August doesn’t count I’m not sure I need to say much more on that. It just doesn’t. It’s my month off. Some things can be achieved in August more easily (I hope I’ll go to more events in August than in the rest of the year put together) but others are trickier. I’m relaxed about that. I’ll achieve what I can, and not stress about the things I can’t.

Fishy fishy

8 Jan

I did a REALLY stupid thing yesterday.

After a rare shopping expedition to Sainsburys, instead of my usual, closer Tesco, I left my hand bag hanging on the trolley when I left it at the trolley park.  I’d been home an hour, and had unpacked all the shopping before I realised what a muppet I’d been.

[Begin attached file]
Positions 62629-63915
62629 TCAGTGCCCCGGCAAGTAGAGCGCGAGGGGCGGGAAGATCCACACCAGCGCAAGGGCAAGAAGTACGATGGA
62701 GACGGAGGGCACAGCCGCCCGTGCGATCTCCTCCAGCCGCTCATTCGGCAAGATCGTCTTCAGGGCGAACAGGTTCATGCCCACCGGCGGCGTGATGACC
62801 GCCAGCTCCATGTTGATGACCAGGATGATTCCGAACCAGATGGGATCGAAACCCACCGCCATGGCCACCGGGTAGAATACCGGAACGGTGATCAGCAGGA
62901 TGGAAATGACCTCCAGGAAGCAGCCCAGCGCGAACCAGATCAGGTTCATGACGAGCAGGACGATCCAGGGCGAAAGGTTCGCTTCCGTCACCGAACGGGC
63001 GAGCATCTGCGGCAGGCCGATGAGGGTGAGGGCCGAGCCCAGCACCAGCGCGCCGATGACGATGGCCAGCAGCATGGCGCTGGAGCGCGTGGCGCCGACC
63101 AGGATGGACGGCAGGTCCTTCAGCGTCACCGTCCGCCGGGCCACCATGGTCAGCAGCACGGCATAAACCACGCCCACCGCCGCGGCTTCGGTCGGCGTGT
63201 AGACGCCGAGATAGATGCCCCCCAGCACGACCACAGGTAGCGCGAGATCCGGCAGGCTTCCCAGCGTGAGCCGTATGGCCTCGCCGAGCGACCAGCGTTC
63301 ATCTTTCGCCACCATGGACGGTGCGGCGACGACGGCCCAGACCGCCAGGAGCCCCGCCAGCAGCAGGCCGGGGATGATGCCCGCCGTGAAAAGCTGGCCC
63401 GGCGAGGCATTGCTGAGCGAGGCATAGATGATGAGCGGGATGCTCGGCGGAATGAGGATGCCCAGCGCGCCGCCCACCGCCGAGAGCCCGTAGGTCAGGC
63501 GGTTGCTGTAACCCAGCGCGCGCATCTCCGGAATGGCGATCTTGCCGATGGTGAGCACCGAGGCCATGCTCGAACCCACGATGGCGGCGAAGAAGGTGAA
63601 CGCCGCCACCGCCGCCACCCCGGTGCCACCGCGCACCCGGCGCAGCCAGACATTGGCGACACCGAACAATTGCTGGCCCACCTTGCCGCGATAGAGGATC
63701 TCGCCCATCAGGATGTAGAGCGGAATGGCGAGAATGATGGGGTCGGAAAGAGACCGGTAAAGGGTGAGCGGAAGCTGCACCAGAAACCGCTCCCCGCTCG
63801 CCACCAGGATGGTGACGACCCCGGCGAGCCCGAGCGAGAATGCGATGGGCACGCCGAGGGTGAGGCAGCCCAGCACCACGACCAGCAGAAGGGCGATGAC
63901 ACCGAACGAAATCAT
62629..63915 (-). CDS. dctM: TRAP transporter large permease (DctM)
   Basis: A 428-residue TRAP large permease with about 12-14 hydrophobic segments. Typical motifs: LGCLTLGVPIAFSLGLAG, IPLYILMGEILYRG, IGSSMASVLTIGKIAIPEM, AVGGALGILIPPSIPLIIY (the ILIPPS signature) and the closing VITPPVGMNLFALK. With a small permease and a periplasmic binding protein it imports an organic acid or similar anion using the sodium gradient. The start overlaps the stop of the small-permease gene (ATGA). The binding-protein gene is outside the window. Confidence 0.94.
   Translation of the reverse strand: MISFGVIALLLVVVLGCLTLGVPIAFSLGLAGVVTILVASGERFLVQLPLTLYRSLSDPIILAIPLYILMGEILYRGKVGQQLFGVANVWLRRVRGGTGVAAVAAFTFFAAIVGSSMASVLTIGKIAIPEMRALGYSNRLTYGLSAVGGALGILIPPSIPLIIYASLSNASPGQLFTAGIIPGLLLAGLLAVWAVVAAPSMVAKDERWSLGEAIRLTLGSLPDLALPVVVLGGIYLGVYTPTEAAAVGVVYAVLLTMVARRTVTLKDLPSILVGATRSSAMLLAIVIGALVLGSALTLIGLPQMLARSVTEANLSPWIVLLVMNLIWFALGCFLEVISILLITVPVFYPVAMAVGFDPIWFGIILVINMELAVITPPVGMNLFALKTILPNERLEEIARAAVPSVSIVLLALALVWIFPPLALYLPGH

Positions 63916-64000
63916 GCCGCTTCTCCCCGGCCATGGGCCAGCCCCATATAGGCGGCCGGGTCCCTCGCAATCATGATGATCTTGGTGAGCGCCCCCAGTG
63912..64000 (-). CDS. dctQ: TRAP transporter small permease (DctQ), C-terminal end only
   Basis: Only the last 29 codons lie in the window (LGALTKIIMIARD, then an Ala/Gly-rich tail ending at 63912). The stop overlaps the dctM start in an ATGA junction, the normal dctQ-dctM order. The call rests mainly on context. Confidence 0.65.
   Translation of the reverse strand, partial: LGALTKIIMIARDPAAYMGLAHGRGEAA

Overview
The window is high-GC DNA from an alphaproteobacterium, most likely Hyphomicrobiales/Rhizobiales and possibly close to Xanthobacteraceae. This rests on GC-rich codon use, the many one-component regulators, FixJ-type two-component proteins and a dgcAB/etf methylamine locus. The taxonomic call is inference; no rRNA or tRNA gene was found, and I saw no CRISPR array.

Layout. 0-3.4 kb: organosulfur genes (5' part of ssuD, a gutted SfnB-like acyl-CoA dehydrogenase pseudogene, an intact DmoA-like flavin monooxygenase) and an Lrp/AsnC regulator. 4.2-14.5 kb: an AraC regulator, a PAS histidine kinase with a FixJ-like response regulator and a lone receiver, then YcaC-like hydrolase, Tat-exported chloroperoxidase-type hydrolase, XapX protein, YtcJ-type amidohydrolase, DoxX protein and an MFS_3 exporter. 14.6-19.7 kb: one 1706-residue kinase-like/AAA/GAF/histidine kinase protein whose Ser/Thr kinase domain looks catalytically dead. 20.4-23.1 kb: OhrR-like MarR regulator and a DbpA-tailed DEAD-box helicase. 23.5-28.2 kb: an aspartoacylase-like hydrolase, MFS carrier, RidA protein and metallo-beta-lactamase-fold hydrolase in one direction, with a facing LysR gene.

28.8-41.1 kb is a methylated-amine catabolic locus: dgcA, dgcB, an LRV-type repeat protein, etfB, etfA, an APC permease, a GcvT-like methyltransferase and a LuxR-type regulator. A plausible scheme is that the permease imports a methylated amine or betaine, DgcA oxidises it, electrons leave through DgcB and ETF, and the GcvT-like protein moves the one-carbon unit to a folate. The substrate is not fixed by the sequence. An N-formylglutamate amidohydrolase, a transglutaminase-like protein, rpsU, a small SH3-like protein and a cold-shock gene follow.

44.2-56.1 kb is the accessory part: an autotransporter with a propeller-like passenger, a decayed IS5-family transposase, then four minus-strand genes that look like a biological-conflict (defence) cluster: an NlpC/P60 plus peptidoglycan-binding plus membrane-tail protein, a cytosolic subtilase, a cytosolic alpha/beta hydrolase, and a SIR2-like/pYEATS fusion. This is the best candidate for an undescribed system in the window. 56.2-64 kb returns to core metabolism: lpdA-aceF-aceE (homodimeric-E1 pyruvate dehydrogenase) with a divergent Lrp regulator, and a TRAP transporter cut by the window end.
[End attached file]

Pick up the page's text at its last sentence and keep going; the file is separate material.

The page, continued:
I phoned the store straight away and the bag had been handed in and was waiting for me at customer service, so I went back to retrieve it.  I was amazed that everything was still in it, from my cuter-than-a-button lego notebook (seriously it is like a great big piece of your favourite lego and you can write in it) to my mobile phone (OK, it’s just confirmation that my phone is a piece of shit) and my purse with all its cards in it.  Thanks Sainsburys customer, I think I love you.  And I will forward the good karma to someone else.

I was determined to stick to my shopping list yesterday. I have a habit of going off-piste in a supermarket, but one of my aims for this year is to get better at planning and sticking to those plans, and not just in relation to supermarket shopping.